Graphene is always raising high expectations, as a strong, ultrathin, two-dimensional material that could also be the basis for new components in information technology. There is a huge need for characterization of graphene devices. This can be done using Raman spectroscopy. Laser light is sent to the material sample, and scattered photons tell us about the rotations and vibrations of the molecules inside, and thus about the crystal structure. On average, only around 1 in 10 million photons is scattered in this way. This not only makes it hard to detect the right information, but it is also very slow: it may take half a second to image one single pixel. The question is if Raman still remains the best option, or if there are better alternatives. UT researchers Sachin Nair and Jun Gao keep Raman spectroscopy as a starting point, but manage to improve the speed drastically: not by changing the technique itself, but by adding an algorithm.
This algorithm is not unknown in the world of signal processing and it is called Principal Component Analysis. It is used to improve the signal-to-noise ratio. PCA determines the characteristics of noise and those of the ‘real’ signal. The larger the dataset, the more reliable this recognition is, and the clearer the actual signal can be distinguished. Apart from that, modern Raman instruments have a detector called electron-multiplying charge-coupled device (EMCCD) that improves the signal-to-noise-ratio. The net result of this work is that processing one pixel doesn’t take half a second, but only 10 milliseconds or less. Mapping a single sample doesn’t take hours anymore. An important feature for vulnerable materials like graphene oxide is that the intensity of the laser can be lowered two or three orders of magnitude. These are major steps ahead for getting a fast grip on the materials’ properties.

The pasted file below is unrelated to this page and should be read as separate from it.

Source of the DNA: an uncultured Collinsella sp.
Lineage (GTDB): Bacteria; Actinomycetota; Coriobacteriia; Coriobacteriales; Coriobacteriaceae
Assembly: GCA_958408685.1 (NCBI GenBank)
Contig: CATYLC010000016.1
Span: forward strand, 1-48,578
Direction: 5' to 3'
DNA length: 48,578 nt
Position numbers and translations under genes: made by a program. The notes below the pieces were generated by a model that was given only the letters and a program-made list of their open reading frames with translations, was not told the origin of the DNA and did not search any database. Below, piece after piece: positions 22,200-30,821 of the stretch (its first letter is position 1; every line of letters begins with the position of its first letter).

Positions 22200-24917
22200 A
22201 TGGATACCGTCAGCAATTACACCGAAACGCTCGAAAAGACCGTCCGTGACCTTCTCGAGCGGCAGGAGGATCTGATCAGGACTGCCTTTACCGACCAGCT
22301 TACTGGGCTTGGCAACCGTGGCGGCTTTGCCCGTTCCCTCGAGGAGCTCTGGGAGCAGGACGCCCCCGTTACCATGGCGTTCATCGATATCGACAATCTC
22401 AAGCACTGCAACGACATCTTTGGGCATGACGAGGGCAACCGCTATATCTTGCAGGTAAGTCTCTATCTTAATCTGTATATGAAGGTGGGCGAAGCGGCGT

Except for graphene, the improved Raman technique can also be used for other two dimensional materials like germanene, silicene, molybdenum disulfide, tungsten disulfide, and boron nitride. Use of the algorithm is not limited to Raman spectroscopy; techniques like Atomic Force Microscopy and other hyperspectral techniques could also benefit from it.
The research has been done in the group Physics of Complex Fluids of Prof Frieder Mugele, part of UT’s MESA+ Institute. The researchers collaborated with the Medical Cell BioPhysics group and the Physics of Interfaces and Nanomaterials group, both of the University of Twente as well.